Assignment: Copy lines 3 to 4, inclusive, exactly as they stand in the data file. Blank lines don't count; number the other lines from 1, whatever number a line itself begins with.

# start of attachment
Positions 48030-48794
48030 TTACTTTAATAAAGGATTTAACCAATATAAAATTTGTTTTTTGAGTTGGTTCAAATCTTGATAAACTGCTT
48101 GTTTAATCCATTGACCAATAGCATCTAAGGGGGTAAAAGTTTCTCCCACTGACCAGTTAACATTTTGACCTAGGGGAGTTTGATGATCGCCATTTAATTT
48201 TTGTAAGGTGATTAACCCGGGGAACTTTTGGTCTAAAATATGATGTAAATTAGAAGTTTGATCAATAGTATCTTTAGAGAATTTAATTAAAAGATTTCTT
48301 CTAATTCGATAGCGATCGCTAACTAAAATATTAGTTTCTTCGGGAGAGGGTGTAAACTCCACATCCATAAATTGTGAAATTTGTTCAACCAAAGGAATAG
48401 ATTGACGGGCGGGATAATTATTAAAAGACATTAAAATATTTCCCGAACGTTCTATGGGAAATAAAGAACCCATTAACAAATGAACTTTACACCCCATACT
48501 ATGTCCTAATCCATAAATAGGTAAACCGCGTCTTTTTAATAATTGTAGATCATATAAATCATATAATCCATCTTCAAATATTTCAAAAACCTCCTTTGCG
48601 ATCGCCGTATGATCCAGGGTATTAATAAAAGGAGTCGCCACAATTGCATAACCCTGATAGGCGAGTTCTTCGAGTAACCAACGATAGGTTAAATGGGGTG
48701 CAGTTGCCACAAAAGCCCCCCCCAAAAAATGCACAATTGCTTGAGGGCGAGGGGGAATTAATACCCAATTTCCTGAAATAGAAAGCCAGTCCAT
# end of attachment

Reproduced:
48101 GTTTAATCCATTGACCAATAGCATCTAAGGGGGTAAAAGTTTCTCCCACTGACCAGTTAACATTTTGACCTAGGGGAGTTTGATGATCGCCATTTAATTT
48201 TTGTAAGGTGATTAACCCGGGGAACTTTTGGTCTAAAATATGATGTAAATTAGAAGTTTGATCAATAGTATCTTTAGAGAATTTAATTAAAAGATTTCTT